Jim Oberstar Memorial Ride at 2015 National Bike Summit – Photo by Brian Palmer – Courtesy of League of American Bicyclists

National Bike to Work Week and Bike to Work Day are often cited as the month’s flagship events, occurring the third week and third Friday of May, respectively. Indeed, bike commuting has grown by 62% from 2000 to 2014 — but Bike Month is about so much more than just getting to and from the office.

Everyone can take a leading role in organizing events for Bike Month, whether you’re part of a city government, advocacy group, local business, bike shop, school or any other group interested in making your community better.

bike_month_poster

Thousands of organizations, many in the more than 325 League-designated Bicycle Friendly Communities, organize, plan and host events throughout the month of May, introducing bicycling to new riders, cultivating local bike culture and  helping build momentum among the already converted.

The momentum is building: With growing cultural awareness around health and wellness, sustainability and economic savings, bicycling is being seen by new and broader audiences as a simple solution to many complex problems, from reducing obesity rates to increasing mobility options.

And with the help of folks like you, we’ll be able to carry that momentum from Bike Month forward throughout the year. Learn more about all the things the League does throughout the year — from helping businesses, communities and universities become more bike-friendly to uniting the voices of bicyclists on Capitol Hill and amplifying the voices of women, people of color and youth in the bike movement – at bikeleague.org.

May is Bike Month at Performance Bicycle

May is National Bike Month and we’re marking the occasion by helping people across the country get out on their bikes and by making cycling more accessible through support of People for Bikes.

national_bike_month_is_here

From May 4-10, cyclists can bring their bikes, no matter where they were originally bought, into any of Performance Bicycle’s 100+ nationwide locations to receive a free safety inspection to get ready for national Bike to Work Week, May 11-15. A Performance Bicycle specialist or Spin Doctor mechanic will take about 5 minutes to inspect the main components of each bike to ensure the gears, brakes, tires and wheels are in working order.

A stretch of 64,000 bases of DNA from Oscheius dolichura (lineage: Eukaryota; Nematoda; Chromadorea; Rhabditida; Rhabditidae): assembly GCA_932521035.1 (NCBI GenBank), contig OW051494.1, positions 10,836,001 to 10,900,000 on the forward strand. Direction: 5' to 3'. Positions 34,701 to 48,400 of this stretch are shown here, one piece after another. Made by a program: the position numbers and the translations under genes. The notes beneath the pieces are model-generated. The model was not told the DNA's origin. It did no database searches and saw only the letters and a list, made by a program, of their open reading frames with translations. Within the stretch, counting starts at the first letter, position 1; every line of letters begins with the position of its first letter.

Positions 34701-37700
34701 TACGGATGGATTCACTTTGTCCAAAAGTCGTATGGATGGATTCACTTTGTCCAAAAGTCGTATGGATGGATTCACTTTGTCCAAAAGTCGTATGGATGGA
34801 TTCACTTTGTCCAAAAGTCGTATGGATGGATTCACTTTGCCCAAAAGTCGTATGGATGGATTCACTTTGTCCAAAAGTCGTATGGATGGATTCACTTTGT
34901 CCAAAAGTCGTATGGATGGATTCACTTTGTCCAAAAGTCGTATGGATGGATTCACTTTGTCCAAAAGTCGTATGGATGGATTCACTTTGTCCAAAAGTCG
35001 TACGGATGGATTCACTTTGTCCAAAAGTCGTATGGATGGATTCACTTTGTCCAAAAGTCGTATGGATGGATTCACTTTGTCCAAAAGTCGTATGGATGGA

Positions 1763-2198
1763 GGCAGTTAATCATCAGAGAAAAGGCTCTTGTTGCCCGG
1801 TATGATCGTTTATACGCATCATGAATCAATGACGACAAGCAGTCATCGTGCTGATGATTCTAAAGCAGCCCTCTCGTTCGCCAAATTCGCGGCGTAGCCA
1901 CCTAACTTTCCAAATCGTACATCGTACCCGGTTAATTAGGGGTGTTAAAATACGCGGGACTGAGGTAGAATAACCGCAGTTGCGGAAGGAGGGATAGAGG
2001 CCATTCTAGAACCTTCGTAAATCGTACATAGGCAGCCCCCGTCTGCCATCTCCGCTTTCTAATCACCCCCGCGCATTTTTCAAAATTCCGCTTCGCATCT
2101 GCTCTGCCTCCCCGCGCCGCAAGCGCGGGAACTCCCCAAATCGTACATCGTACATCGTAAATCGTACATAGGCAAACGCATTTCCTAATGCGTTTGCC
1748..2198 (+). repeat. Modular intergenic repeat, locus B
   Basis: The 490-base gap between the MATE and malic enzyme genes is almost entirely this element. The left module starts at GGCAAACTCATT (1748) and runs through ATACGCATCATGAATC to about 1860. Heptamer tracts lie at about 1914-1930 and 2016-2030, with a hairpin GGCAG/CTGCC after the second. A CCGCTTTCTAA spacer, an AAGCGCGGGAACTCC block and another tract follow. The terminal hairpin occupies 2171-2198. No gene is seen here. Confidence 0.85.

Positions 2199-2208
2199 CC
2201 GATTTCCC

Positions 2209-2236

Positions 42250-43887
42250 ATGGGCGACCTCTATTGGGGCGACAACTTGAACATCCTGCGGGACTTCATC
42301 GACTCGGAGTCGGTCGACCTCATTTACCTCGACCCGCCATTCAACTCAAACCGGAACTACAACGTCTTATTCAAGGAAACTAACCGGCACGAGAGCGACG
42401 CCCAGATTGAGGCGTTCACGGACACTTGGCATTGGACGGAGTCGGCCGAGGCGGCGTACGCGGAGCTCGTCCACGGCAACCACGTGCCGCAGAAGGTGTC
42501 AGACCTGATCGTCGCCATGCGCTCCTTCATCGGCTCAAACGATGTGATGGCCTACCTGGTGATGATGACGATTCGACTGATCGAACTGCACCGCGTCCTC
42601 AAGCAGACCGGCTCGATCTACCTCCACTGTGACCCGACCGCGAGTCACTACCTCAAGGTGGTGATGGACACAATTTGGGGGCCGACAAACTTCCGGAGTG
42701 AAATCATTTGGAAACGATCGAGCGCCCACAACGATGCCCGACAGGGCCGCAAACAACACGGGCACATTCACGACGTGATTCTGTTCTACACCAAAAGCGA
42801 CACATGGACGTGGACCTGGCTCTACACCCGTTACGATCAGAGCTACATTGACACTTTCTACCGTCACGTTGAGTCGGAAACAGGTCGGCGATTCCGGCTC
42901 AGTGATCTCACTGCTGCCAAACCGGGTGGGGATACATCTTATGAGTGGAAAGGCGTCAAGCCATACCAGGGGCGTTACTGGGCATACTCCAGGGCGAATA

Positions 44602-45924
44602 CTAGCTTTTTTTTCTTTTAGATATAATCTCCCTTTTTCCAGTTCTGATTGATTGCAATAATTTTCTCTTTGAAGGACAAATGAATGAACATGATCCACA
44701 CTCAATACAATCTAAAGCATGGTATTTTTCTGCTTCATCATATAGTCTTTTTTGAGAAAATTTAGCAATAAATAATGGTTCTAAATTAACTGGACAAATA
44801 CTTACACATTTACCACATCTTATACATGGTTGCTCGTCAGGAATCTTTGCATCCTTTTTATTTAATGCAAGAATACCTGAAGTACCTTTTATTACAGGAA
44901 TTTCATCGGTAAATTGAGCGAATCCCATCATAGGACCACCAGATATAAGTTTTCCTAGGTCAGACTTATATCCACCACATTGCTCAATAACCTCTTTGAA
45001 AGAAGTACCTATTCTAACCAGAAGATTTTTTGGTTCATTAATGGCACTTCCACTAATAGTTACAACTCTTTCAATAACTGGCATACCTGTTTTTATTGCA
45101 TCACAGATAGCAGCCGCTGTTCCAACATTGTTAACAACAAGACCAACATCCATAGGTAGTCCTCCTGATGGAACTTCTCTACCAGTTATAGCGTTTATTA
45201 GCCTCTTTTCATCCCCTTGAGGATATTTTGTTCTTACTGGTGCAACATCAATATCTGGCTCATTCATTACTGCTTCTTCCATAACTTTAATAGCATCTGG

“Each year, we look forward to National Bike Month and kicking it off with free safety inspections to help new and experienced cyclists get out and ride,” said Performance Bicycle CEO David Pruitt.

Performance Bicycle has partnered with PeopleForBikes, a charitable foundation with a goal of making every ride better by collaborating with riders, businesses, community leaders and elected officials to improve cycling infrastructure.  Cyclists can make an in-store or online donation of $2 to support PeopleForBikes’ mission of by creating more trails, bike parks and protected bike lanes. Performance will match up to $10,000 of all donations collected. “We are very excited to be partnering with PeopleForBikes.  Our combined advocacy efforts for improved cycling infrastructure across the country are essential in making cycling more accessible and enjoyable for everyone,” said Pruitt. “It’s really quite simple – cyclists need more and safer places to ride.”

People4Bikes_Banner_600x155

All Performance Bicycle stores will lead teams in the PeopleForBikes National Bike Challenge, a nationwide event running May through September that unites thousands bicyclists across the country.  All cyclists, no matter what level of experience, are invited to join their local store’s team where they can log their miles and find support and encouragement from other cyclists in their area.  Riders join their local store team by creating an account on the National Bike Challenge website and searching “Performance Bicycle (City Name).”

NatBikeChallenge_Banner_600x282

All 100+ retail locations will be hosting free cycling clinics on Thursdays and Saturdays that will provide tips and tricks on maintenance and repair, getting back into cycling and riding with others. The full schedule is below:

  • May 2 – Getting Back On The Bike
  • May 7Basic Bike Maintenance And Commuting Tips
  • May 9 – Basic Bike Maintenance
  • May 16 – How To Ride With Other People